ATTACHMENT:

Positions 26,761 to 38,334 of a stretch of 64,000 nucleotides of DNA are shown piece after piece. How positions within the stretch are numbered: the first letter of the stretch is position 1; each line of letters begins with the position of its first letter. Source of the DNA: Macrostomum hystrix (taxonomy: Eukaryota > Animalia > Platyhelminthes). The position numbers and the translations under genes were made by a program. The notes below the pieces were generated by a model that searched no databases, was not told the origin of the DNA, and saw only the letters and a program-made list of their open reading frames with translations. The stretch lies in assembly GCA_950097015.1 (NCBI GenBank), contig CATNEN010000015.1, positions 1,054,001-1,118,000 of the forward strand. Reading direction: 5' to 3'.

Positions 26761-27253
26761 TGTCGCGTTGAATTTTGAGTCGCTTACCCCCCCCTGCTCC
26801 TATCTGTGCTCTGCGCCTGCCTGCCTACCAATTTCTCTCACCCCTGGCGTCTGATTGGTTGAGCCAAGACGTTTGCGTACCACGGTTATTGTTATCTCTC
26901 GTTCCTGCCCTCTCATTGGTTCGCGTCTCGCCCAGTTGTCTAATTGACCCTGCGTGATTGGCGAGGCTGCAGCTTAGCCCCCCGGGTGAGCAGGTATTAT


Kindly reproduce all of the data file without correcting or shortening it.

Positions 26,761 to 38,334 of a stretch of 64,000 nucleotides of DNA are shown piece after piece. How positions within the stretch are numbered: the first letter of the stretch is position 1; each line of letters begins with the position of its first letter. Source of the DNA: Macrostomum hystrix (taxonomy: Eukaryota > Animalia > Platyhelminthes). The position numbers and the translations under genes were made by a program. The notes below the pieces were generated by a model that searched no databases, was not told the origin of the DNA, and saw only the letters and a program-made list of their open reading frames with translations. The stretch lies in assembly GCA_950097015.1 (NCBI GenBank), contig CATNEN010000015.1, positions 1,054,001-1,118,000 of the forward strand. Reading direction: 5' to 3'.

Positions 26761-27253
26761 TGTCGCGTTGAATTTTGAGTCGCTTACCCCCCCCTGCTCC
26801 TATCTGTGCTCTGCGCCTGCCTGCCTACCAATTTCTCTCACCCCTGGCGTCTGATTGGTTGAGCCAAGACGTTTGCGTACCACGGTTATTGTTATCTCTC
26901 GTTCCTGCCCTCTCATTGGTTCGCGTCTCGCCCAGTTGTCTAATTGACCCTGCGTGATTGGCGAGGCTGCAGCTTAGCCCCCCGGGTGAGCAGGTATTAT